The story of South Austin Community Acupuncture is a story of the love and support of all those who have made this most heartfelt and magical of endeavors possible over the years.
Acupuncture World Headquarters
by Wally Doggett
My background is in music, and although I was too young to catch the heyday of South Austin’s famed Armadillo World Headquarters, as fate would have it, I wound up performing with many individuals who were of the Armadillo generation. Between hearing recordings as a youth and these later life experiences I always felt a thread of connection to the place.
And so, with our domain name acupunctureworldheadquarters.com (Kelly's idea) we pay homage to a time and place that in many ways put Austin, Texas - and particularly South Austin - on the map culturally. The Armadillo also represented a coming together of people of all kinds, with hippies and rednecks co-mingling happily. The draw then was music and beer. Here we offer the perfectly sublime combination of the La-z-boy recliner and acupuncture. The emphasis on diversity and inclusion remains the same.
Circulating in all kinds of circles of music making over the years in Austin, in part, made me who I am. And those many circles of community certainly played a significant part in making this clinic what it is today.
As a fledgling micro-business, it did not hurt that my partner Kelly is a CPA by training. She came to Austin to work for Dell Computer Corporation, which promptly motivated her to find another path forward in life, which is what ultimately led her to acupuncture school.
Academy of Oriental Medicine Austin
When I decided to go to acupuncture school, I was working at a small upstart biotech company called Ambion running the shipping department and playing drums with Gary P. Nunn (of ‘London Homesick Blues’ fame). I was also getting some acupuncture and studying Golden Shield Qi Gong at a school Dr. Dongxun Zhang of China Health Center had set up. Dr. Zhang, Robert Marion, Praveeta Rose, and Ward Tummins all played a seminal role in informing my decision to pursue studies in acupuncture.
I had concluded that the work I was doing at the time – running a shipping warehouse and driving around in a van with a band – was not where I wanted to be in a decade. I finally made the leap after one of the scientists at Ambion came to say goodbye and informed me she was leaving to go to acupuncture school, followed in close succession by the woman who sold me shipping boxes doing the same. The writing was on the wall. I quit my job and began studies at the Academy of Oriental Medicine Austin in 2000.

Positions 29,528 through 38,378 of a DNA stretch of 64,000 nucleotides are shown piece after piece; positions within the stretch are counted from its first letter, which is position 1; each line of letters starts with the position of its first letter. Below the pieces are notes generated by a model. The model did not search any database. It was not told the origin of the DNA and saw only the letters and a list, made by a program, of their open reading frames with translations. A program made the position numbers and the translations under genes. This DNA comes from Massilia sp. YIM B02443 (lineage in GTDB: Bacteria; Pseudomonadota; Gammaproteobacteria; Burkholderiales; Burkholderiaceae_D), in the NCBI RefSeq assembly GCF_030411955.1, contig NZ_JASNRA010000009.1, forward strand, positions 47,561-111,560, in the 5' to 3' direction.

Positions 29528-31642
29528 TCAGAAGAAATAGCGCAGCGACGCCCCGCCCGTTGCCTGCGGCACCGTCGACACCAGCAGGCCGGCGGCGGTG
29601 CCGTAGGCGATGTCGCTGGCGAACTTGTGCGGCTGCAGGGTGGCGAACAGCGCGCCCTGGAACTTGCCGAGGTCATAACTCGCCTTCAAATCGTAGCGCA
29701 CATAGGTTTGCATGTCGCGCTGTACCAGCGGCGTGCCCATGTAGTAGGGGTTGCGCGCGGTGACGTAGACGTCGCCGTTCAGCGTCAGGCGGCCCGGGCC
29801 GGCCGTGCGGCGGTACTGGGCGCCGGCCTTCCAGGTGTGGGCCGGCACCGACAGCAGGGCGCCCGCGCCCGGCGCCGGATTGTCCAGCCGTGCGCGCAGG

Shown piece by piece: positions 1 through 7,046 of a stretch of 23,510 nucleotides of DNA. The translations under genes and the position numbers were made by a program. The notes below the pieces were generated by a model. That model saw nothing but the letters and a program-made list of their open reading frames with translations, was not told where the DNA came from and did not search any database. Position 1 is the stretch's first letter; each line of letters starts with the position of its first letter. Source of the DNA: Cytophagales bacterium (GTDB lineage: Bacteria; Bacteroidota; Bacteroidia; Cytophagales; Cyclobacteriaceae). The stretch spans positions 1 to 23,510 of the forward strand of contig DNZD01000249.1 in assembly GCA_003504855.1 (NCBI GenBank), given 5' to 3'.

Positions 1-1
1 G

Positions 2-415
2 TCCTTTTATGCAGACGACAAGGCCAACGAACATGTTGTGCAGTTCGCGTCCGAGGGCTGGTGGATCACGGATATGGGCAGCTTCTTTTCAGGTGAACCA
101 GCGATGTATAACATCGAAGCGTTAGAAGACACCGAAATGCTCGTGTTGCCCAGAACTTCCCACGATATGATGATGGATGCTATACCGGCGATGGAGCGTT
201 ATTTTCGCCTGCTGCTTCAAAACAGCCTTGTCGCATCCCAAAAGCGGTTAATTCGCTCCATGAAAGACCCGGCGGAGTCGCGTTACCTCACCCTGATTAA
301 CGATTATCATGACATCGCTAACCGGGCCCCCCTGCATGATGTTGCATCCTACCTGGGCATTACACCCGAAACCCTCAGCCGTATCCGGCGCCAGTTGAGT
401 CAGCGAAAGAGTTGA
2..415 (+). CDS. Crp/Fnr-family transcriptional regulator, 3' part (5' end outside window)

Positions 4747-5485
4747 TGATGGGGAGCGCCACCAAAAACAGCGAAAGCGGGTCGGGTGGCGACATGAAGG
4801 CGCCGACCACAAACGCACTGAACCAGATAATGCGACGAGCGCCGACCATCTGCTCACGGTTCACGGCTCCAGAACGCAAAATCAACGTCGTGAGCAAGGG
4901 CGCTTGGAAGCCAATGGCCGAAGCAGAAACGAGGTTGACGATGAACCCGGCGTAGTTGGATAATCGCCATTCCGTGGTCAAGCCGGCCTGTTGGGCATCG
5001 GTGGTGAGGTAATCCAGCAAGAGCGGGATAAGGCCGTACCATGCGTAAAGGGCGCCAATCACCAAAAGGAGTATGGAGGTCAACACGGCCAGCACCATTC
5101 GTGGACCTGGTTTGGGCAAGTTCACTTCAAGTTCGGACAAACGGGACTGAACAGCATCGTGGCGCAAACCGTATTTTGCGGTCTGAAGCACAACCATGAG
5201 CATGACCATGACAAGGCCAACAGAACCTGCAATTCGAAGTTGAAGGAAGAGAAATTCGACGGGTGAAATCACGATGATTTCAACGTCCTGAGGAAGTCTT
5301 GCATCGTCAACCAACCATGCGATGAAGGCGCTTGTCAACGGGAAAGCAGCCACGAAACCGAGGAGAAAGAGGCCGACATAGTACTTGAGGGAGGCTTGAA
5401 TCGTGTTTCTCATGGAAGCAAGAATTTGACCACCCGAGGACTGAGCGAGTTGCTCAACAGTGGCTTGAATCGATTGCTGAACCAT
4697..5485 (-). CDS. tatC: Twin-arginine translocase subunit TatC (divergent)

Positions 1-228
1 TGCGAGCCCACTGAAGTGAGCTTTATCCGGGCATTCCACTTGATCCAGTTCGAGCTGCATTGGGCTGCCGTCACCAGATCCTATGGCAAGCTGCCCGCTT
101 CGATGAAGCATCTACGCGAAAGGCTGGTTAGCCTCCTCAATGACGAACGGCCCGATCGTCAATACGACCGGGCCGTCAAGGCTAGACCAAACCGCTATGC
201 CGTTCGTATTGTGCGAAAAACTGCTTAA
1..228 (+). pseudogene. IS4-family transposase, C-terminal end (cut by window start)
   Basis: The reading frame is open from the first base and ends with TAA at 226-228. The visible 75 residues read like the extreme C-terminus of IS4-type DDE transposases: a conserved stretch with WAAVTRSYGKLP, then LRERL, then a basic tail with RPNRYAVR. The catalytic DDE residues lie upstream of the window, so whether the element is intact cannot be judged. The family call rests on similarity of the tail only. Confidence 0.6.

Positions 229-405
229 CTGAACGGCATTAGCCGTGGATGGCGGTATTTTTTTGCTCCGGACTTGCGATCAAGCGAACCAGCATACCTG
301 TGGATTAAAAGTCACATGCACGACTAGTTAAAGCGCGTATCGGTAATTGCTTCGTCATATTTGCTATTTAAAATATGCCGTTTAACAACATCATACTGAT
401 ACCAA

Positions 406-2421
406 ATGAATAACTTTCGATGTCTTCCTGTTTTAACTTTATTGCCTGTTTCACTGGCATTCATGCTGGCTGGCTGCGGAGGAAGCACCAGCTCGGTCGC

Thankfully, I had Allen Cline for a teacher early on in my student career and volunteered to work at his clinic, Turtle Dragon (then at its Burnet Road location). My job was to fill herbal prescriptions for herbalist Dr. Wu Peirong. Dr. Wu only spoke Chinese and worked through a translator, and I had to learn how to read the names of the herbs in Chinese. Seeing the structure of Dr. Wu’s formulas over and over, and filling herbal prescriptions day in and day out was a transformative experience. Just handling all the different herbs – touching and seeing and smelling them – really brought the medicine to life for me. Also, I liked the bustling nature of the place.
When I graduated and got licensed, I had the opportunity to work at Turtle Dragon but chose not to. I suddenly felt I was occupying space in someone else’s place of business and needed to find my own way. Initially, I set up shop in my small house next to The Herb Bar on Mary Street. It was then that I began in earnest plotting the course for opening a clinic
Working Class Acupuncture
My vision for a clinic was informed by two things: my commitment to my South Austin neighborhood and community, and the experience of working in a bustling clinic. It happened like this...
I came across a post in an email forum written by someone who had been in the profession many years. It was pretty gloomy stuff, asserting that most acupuncturists fail within the first five years of being in business. In response, someone else responded that this was nonsense, and that everything you needed to know about marketing an acupuncture clinic was available virtually for free online. I was roughly aware of what was out there, most of which seemed to consist of positive thinking and ridding oneself of any vestige of a scarcity mentality. But after reading that email thread I typed the words “acupuncture marketing” in my search bar and began digging. A few pages into my search, it happened. I stumbled upon Working Class Acupuncture in Portland, Oregon – the mother ship of community acupuncture clinics. It was as if the heavens had parted: Charge less. Treat in a group setting. See more people. More people can get acupuncture. They can get more acupuncture and get better results. They tell more people. You see more people. It is a virtuous cycle.